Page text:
Forest of Bowland Walk
Whitewell via Crag Stones from Dunsop Bridge
|Ordnance Survey Explorer OL41||Sheet Map||1:25k||BUY|
|Anquet OS Explorer OL41||Digital Map||1:25k||BUY|
|Ordnance Survey Landranger 103||Sheet Map||1:50k||BUY|
|Anquet OS Landranger 103||Digital Map||1:50k||BUY|
It is recommended you take a map. The preferred scale is 1:25k.
Walk Route Description
This is a varied walk encompassing conifer woodland, open moorland and meadowland within the Forest of Bowland AONB. The views from Crag Stones and especially at the start of the descent into Whitewell are breath-taking. After wet weather it can be very boggy in many places, so appropriate footwear is advised. Also part of the walk is across unpathed Access Land, so a compass is needed during periods of poor visibility.
The start is the car park in Dunsop Bridge (grid ref. SD661501). Turn left from the car park along the main road, and then cross and turn into the tarmacked track on the south side of the road between the trees. After crossing the bridge go through the little gate at its left hand end and walk along the narrow path parallel with the river on your left. After a couple of hundred yards cross the stile, and follow the path as it drops right, then goes between two trees. Keep ahead making through double gates. Eventually you come to a Concessionary Path on your left. Pass through a couple of kissing gates and follow the very obvious track for a couple of miles, passing Knowlmere Manor on the way. At this point the track divides and you should bear round to the right, eventually coming to a sturdy stone Giddy Bridge over a beck (grid ref. SD682494).
Immediately after the bridge you take the left hand path at a fork. This brings you to a tarmacked road where you turn left and, having crossed Foulscales Brook, turn right at the farmhouse along the public path (grid ref. SD692493). Then follow your nose! After about ½ mile at grid ref. SD696488 take the fenced track which leads off to the right. Go through the gate and cross the beck and keep straight on. At grid ref. SD695483 the path veers sharply left over a low wooden bridge and advances slightly uphill and to the left of the power pole ahead. You reach a gate / stile at grid ref. SD696480. From here make off, heading for the distant marker post at grid ref. SD695478. You should see the landmark of Crag Stones ahead and to your left.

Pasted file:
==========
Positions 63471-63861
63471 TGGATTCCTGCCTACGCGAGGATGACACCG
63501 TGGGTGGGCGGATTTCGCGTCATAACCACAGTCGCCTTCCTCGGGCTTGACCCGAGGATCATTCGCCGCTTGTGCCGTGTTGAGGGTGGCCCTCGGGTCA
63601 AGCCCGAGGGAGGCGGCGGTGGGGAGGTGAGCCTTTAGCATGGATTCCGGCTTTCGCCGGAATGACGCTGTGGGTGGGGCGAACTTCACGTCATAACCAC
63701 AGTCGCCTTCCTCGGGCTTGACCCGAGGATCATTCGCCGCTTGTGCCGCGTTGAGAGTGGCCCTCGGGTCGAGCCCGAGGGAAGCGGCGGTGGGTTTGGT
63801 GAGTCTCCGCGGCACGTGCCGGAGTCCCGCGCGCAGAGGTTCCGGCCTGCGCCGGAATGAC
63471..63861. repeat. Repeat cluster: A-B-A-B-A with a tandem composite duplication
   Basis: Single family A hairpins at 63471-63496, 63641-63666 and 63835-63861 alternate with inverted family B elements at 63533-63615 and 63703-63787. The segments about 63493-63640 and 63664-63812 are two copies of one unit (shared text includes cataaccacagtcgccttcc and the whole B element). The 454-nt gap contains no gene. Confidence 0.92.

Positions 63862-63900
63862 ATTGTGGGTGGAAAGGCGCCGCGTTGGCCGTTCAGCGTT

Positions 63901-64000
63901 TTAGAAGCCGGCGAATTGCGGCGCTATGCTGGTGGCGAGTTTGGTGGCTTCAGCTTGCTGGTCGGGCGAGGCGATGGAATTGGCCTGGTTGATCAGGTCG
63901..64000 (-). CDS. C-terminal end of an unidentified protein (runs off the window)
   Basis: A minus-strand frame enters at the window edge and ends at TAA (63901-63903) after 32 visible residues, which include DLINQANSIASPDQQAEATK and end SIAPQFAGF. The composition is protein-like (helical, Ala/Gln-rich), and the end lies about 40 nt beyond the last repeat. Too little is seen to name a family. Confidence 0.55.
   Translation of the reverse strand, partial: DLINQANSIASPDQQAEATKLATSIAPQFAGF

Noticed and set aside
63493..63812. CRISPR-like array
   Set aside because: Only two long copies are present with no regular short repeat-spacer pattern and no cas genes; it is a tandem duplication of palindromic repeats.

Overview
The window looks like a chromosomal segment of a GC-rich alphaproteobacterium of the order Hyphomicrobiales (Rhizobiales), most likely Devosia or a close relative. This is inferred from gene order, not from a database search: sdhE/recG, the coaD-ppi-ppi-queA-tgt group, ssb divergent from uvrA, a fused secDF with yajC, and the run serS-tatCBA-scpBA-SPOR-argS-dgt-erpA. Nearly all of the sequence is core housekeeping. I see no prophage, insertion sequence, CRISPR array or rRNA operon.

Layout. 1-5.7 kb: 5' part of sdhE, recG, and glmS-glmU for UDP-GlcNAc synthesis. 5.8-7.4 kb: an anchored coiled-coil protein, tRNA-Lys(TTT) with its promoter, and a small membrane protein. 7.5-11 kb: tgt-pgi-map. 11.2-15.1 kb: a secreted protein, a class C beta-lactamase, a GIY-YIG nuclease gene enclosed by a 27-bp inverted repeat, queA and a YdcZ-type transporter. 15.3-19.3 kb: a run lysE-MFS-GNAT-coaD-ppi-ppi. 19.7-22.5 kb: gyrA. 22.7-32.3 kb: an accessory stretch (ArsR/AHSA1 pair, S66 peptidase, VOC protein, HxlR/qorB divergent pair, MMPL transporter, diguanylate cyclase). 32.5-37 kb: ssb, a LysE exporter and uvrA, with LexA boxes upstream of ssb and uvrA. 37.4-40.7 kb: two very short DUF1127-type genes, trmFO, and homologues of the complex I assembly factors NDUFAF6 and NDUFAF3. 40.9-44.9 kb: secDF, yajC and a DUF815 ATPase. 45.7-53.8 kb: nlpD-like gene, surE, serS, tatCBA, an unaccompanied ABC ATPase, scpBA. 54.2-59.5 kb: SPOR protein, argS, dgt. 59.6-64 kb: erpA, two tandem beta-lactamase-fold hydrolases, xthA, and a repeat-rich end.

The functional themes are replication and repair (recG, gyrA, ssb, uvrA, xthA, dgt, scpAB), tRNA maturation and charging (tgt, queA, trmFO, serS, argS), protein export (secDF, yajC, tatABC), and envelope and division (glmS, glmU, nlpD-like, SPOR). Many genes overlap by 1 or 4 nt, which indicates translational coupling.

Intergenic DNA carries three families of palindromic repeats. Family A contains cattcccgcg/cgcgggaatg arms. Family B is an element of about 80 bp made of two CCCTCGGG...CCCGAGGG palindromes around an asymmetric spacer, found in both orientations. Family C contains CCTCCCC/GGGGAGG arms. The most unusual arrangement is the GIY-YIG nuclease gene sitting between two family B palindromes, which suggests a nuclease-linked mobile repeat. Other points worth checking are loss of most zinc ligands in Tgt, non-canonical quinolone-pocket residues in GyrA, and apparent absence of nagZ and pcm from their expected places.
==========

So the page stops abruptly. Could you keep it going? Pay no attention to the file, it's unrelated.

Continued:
There is no visible path now and the countryside is pretty boggy, so you should carefully negotiate your own route so that the Stones lie uphill on your left, when you turn left and make your way up to them at grid ref. SD696475. From there superb views can be had, including distant Pen-y-Ghent and Ingleborough. From the Crag Stones, drop down westward, keeping the wall close on your left. Again there is no obvious path. Go through the gate at grid ref. SD695472. Drop down and cross a beck, climb to the other side to be confronted by some extremely boggy ground. Keep heading in a south-westerly direction towards the conifer wood to arrive at the exit on to a tarmacked road (grid ref. SD681471), near where the OS map marks a sulphur spa.